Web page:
TED: Ideas worth spreading
Here I am in Long Beach, California participating in TED 2011 with representatives of at least 80 countries in the world.
I haven’t yet run into anyone from Puerto Rico, so if there was someone from Puerto Rico here, please write me and let me know.
Those of you not familiar with TED go to www.ted.com and see what this conference is all about.
This conference is not cheap. It will cost you $7,500 to participate for four days with some of the most advanced minds in the planet. Right now, they, through their web site, are taking reservations for TED 2012 and in just a few days, the 1,500 seats will be sold out.
Believe it or not, you can’t just go and sign up and pay the money. You have to apply to be allowed in. You have to fill out a questionnaire and sometime later they will let you know whether you have been approved to attend or not.
Do you know of any conference in the whole world that sells out a year in advance with a cost of $7,500 and that you have to qualify in order to attend?
It is well worth it, because not only being here will give you new ideas and insights that can be applied to your business, but it will also give you solutions that could be implemented in Puerto Rico. Besides, how much is it worth to be able to rub shoulders with Bill Gates, Al Gore, Bill Clinton, Jeff Betzos, CEO of Amazon. com, Larry Page and Sergei Brin from Google and many, many others. In fact, your eyes will also benefit when you see Cameron Diaz, Melanie Griffin and other beautiful actresses sitting next to you or ladies, when you see Will Smith, Forrest Whitaker and other celebrities also participating.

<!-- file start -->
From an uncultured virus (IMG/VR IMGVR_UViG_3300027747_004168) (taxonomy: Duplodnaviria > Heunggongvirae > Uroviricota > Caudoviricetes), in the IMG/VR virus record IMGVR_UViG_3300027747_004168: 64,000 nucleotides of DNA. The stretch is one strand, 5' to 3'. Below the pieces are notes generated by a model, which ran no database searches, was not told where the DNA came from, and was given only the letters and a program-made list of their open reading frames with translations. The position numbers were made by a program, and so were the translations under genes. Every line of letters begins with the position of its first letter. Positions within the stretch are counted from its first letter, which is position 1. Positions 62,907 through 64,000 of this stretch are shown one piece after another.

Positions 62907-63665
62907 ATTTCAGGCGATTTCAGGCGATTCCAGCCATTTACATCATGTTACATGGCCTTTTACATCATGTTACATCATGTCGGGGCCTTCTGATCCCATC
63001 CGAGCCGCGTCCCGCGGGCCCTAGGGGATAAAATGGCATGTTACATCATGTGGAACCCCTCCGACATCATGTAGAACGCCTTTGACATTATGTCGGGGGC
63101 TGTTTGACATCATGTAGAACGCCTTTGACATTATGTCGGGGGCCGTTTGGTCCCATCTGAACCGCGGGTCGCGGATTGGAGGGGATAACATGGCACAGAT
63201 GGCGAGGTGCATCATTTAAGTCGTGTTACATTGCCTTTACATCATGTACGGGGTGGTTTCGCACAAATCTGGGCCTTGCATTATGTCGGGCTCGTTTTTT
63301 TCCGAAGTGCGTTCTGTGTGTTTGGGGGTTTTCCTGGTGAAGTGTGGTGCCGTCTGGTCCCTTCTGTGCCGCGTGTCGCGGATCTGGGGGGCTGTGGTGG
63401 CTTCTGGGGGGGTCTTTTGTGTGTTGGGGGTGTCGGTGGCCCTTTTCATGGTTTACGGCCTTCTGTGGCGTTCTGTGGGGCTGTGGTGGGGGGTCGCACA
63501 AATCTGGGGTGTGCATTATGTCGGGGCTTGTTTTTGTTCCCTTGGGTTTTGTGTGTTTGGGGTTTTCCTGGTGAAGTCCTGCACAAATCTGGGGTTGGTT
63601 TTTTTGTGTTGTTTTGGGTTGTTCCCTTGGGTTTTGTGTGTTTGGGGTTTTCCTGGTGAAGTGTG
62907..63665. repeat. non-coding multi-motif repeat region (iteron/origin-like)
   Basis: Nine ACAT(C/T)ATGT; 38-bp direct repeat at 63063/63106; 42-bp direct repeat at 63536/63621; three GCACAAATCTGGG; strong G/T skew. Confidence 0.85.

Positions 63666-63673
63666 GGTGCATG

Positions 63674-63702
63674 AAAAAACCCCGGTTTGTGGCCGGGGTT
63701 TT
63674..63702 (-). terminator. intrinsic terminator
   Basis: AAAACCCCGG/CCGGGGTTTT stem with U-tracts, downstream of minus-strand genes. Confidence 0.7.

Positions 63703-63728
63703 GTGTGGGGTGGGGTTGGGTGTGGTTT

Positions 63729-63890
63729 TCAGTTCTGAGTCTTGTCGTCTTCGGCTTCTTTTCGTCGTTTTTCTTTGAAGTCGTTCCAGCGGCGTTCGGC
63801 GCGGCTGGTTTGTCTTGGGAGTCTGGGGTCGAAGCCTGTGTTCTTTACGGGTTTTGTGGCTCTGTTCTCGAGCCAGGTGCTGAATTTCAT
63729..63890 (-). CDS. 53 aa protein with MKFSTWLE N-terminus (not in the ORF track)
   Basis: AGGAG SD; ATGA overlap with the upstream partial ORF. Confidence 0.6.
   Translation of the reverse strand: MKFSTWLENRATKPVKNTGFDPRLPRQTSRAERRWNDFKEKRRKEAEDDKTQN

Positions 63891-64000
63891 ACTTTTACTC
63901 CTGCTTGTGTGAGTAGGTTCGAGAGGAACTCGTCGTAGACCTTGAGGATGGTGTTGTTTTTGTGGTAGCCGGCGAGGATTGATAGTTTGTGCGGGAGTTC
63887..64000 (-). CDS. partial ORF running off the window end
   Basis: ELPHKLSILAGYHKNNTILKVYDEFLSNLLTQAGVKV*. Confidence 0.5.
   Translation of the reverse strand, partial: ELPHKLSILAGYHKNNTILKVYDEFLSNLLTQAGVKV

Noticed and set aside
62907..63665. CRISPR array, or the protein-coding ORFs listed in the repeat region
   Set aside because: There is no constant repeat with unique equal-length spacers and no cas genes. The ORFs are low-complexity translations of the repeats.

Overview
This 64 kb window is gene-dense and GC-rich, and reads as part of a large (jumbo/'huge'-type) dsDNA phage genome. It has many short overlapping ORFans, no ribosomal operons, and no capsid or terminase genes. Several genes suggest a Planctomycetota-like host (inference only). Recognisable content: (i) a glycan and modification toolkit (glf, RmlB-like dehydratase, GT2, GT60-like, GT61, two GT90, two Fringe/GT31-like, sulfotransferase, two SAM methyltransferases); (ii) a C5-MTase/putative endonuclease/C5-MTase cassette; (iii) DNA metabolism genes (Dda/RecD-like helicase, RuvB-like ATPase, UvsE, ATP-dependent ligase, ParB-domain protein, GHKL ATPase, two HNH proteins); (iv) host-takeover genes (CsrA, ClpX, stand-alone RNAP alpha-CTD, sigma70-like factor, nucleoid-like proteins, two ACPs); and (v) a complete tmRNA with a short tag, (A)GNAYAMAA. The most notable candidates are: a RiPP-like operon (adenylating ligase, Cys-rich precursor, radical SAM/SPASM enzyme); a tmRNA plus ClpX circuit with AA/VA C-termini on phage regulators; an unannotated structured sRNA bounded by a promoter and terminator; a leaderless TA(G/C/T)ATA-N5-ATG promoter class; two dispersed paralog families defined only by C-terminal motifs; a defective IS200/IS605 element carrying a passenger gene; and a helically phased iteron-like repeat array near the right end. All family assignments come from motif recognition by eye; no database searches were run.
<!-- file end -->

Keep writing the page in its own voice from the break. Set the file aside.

Besides the extra- curricular benefits, people from the government, educators, scientists and educators must attend this conference to see what is happening in the most advanced countries in the world.
For example, Bill Gates, who attends every TED conference, gave a magnificent talk on Educational Economics.
With education consuming an increasing share of public resources and calls for even more spending, the public must know how education resources are used. And, the present economic downturn will require even a tighter scrutiny as decisions must be made when spending priorities are considered. Our education department must deal with those issues too.
I was blown away by a speech by a fellow named Rob Khan who is changing the face of education. If you don’t believe me, go to his web site, www.khanacademy.org and look at it very closely. Every educator in Puerto Rico must take advantage of this site in order to help their students. It doesn’t matter if you are a student, teacher, home schooled, principal, adult returning to the classroom after 20 years, or a space alien just trying to understand earth biology, the Khan Academy’s educational materials and resources are available completely free of charge. And there are over 2,200 videos available.
Their mission is to provide a world class free education for everyone in the planet.